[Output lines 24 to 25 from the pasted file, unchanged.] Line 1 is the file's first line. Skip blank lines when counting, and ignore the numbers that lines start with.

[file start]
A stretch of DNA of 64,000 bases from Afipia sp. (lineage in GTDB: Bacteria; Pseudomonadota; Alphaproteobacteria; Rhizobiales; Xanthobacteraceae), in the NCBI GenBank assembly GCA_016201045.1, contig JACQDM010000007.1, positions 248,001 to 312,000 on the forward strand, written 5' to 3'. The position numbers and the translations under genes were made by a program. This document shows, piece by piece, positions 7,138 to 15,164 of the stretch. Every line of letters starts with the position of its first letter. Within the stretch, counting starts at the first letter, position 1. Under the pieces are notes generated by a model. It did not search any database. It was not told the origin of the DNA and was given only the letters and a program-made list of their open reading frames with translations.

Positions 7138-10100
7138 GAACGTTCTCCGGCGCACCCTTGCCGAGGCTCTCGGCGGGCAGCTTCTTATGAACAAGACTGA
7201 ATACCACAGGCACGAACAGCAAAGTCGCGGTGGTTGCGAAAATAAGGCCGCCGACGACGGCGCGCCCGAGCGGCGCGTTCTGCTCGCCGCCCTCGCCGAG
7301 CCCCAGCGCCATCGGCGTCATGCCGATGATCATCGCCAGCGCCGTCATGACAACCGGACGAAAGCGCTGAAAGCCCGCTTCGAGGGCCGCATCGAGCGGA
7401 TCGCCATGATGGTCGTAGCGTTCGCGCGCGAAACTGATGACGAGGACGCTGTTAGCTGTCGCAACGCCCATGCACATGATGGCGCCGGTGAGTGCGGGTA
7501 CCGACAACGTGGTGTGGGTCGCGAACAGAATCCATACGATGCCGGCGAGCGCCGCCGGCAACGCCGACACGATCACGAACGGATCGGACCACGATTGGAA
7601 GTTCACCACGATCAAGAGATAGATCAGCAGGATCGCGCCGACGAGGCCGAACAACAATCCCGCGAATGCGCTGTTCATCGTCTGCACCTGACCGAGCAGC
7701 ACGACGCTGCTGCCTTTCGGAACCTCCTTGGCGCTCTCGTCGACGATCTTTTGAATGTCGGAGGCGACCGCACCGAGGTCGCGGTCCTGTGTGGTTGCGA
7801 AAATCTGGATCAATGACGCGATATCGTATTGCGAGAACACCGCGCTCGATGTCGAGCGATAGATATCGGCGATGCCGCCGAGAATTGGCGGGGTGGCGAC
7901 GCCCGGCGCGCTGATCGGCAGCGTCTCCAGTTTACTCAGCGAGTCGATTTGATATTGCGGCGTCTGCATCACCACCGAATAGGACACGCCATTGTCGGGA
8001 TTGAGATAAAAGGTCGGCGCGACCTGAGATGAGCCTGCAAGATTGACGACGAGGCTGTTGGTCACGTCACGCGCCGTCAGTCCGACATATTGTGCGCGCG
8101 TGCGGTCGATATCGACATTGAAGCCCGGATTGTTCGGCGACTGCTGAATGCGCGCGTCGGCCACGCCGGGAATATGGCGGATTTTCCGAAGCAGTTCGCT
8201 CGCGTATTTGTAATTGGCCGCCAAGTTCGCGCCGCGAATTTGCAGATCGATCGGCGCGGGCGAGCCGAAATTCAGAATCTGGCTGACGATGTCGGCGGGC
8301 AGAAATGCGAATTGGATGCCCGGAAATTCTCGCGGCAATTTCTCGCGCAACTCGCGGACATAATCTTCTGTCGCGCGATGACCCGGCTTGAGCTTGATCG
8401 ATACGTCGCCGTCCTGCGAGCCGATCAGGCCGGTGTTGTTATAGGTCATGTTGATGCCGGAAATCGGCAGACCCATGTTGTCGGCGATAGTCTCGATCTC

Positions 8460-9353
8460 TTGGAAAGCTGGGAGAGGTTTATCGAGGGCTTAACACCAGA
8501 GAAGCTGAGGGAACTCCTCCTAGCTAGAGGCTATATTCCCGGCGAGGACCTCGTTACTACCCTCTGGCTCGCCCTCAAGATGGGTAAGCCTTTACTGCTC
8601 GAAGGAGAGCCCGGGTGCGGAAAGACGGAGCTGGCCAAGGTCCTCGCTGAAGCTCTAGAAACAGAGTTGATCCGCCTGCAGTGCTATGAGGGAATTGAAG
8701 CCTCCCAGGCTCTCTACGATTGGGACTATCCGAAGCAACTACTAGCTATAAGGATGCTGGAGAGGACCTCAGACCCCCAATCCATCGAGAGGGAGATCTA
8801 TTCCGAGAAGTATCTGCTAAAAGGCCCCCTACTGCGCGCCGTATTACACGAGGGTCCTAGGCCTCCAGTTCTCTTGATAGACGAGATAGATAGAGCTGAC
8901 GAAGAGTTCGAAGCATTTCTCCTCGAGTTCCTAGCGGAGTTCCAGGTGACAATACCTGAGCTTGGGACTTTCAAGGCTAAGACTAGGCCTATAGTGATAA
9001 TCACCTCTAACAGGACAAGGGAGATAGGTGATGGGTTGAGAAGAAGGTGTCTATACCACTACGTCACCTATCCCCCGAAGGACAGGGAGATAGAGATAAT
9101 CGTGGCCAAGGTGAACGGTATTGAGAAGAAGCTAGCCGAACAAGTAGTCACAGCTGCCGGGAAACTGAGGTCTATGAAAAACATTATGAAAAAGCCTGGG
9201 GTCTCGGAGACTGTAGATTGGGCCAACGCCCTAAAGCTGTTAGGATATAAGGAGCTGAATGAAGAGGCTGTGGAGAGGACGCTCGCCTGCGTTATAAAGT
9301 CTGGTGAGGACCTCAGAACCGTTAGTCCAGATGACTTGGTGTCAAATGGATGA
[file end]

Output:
9001 TCACCTCTAACAGGACAAGGGAGATAGGTGATGGGTTGAGAAGAAGGTGTCTATACCACTACGTCACCTATCCCCCGAAGGACAGGGAGATAGAGATAAT
9101 CGTGGCCAAGGTGAACGGTATTGAGAAGAAGCTAGCCGAACAAGTAGTCACAGCTGCCGGGAAACTGAGGTCTATGAAAAACATTATGAAAAAGCCTGGG